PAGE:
Journal of the XVth Annual ISHA Conference, Pula (2004), Trade and Communications, Workshop No.2, “The Meditteranean”
Since the days of Charlemagne’s conquest of the Lombards in northern Italy in 774, the so-called Kingdom of Italy had non-native kings. These kings were Charlemagne’s Frankish successors and later the kings of what was to become Germany, who, beginning with Otto I in 962, generally had to journey to Rome to receive Imperial coronation at the hands of the pope.
In the summer of 2003, the then Italian tourism minister and Lega Nord politician Stefano Stefani managed to create quite a stir in the German media by attacking my countrymen in his party newspaper, La Padania, as “stereotyped blondes with ultra-nationalist pride” whose many bad characteristics include behaving in an arrogant manner, rowdily invading Italian beaches and engaging in “noisy belching contests after gargantuan beer drinking sessions and huge helpings of fried potatoes”.While this kind of stereotypical allusion to a long tradition of Germanic invasions and barbarian behaviour is far from new, it certainly upset a significant part of the German public.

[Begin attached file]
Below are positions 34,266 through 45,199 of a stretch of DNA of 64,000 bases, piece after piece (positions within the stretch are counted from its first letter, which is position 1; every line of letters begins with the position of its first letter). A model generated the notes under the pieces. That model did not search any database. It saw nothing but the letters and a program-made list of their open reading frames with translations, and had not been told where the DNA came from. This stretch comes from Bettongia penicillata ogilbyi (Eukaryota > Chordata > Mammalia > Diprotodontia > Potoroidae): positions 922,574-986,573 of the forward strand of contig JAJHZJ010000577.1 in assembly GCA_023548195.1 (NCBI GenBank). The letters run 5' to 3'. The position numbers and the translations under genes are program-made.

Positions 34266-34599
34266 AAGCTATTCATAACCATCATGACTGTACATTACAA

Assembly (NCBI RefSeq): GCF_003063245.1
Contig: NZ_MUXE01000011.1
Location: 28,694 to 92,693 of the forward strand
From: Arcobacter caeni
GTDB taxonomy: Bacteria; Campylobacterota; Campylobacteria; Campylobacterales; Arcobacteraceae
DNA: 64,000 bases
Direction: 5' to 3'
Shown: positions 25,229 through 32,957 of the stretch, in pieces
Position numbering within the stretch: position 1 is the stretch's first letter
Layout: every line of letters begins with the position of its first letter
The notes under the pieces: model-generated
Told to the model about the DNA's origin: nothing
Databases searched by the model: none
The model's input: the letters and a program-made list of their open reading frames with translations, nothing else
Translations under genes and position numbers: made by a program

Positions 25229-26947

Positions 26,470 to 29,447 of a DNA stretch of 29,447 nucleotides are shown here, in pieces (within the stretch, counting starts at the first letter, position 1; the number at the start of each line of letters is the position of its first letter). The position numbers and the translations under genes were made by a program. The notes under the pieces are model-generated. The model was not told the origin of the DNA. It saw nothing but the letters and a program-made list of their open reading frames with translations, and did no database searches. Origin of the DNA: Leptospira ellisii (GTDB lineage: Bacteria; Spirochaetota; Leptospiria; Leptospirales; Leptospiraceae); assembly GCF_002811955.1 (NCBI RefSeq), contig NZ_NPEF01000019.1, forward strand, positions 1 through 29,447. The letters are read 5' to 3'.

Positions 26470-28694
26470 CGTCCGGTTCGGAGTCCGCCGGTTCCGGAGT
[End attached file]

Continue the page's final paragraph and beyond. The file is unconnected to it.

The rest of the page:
Rutger Hauer as Frederick Barbarossa in the namesake movie from 2009.
Mediaevalists may have found themselves reminded of a time in the history of Italy, when an alliance of wealthy northern Italian cities organised in the Lombard League against the German emperor Frederick I, ‘Barbarossa’, to wage a war for the liberties they had grown accustomed to during the absence of assertive German rulers on the peninsula. This military confrontation, which coincided largely with the emperor’s conflict with papacy over the papal schism of 1159, was accompanied by a bitter propaganda war in which the ancient Latin phrase furor teutonicus was readily employed to denote the German ‘national’ character of the times. The period of Barbarossa’s six Italian Expeditions is therefore a veritable goldmine of mediaeval Italian Germanophobia.